UK government position

The government agreed with the recommendation in the interim report mentioned earlier and launched a consultation in 2018. The proposal was that “the government should significantly restrict the use of ‘desktop studies’ to approve changes to cladding and other systems to ensure that they are only used where appropriate and with sufficient, relevant test evidence”. The consultation went further in proposing that “those undertaking desktop studies must be able to demonstrate suitable competence. The industry should ensure that their use of desktop studies is responsible and in line with this aim”.

Following the consultation, the respective report stated that the government has decided to go further than the interim report recommended and, in effect, ban the use of AILOTs for the external walls of certain high-rise buildings. Given the events leading up to the Grenfell Tower fire this could be seen as a sensible solution. The consultation reported on findings from many parts of the construction sector with the vast majority of respondents agreeing with the recommendation to restrict the use of AILOTs.

The consultation report went on to conclude that, amongst other requirements:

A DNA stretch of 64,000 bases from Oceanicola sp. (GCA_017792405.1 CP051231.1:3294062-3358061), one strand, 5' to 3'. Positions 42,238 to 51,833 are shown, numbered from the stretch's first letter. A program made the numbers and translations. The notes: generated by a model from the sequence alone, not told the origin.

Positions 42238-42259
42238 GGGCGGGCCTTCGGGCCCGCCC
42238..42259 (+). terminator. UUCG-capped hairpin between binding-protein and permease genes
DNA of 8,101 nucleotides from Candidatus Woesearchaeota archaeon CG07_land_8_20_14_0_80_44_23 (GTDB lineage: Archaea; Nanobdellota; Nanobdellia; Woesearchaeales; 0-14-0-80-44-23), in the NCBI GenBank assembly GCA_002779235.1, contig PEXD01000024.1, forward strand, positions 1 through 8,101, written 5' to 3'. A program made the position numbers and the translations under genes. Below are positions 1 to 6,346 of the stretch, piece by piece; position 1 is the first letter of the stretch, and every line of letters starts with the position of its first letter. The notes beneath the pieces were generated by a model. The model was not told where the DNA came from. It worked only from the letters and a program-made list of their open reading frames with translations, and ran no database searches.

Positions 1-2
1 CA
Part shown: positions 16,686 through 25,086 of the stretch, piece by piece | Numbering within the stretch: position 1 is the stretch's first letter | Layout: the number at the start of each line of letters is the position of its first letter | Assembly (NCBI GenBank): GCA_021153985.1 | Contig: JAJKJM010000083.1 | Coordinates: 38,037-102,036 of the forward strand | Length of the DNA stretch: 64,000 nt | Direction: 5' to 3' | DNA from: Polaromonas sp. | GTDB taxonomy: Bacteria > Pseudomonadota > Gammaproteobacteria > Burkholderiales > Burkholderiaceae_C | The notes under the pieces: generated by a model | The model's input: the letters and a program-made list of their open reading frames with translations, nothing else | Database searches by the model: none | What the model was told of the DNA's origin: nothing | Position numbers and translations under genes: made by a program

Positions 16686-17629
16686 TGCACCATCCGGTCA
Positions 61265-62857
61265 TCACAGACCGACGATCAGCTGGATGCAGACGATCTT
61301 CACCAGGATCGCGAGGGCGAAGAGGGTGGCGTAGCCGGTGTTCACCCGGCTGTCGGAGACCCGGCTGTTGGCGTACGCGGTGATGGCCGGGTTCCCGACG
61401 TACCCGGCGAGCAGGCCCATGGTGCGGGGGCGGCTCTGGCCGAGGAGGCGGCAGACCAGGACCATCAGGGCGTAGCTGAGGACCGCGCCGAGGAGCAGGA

• Assessments should only be carried out where it is clearly impractical or not feasible to carry out tests.
  • Assessments should only be carried out when sufficient and relevant test evidence is available to support the assessment.
  • A standard for extended application of test evidence should be followed, or if there is no standard, the principles outlined in BS EN 15725:2010 should be followed.
  • The test evidence which forms the basis for the assessment should be referenced.

This acknowledges that there is scope for such assessments to be used, but that they should be conducted within limitations and not just to suit the need for a quicker, cheaper solution.

Defining the scope

In 2019, the Passive Fire Protection Forum (PFPF) produced a guide to undertaking these types of Technical Assessments. The guide was developed by individuals from organisations with a history of producing such assessments based on fire resistance tests and was an attempt to add some definition to the process of conducting the assessments. It was so well received that this is now referenced in Appendix B: Performance of materials, products, and structures of Approved Document B (ADB). It states that systems or products “should have been assessed by applying relevant test evidence, in lieu of carrying out a specific test, as being capable of meeting that performance classification” and that “Further information on best practice is provided in the Passive Fire Protection Forum’s Guide to Undertaking Technical Assessments of the Fire Performance of Construction Products Based on Fire Test Evidence”. This reference in ADB is further acknowledgment that there is a need to conduct such assessments but also provides a pointer on how to conduct the evaluations by using the PFPF Guide.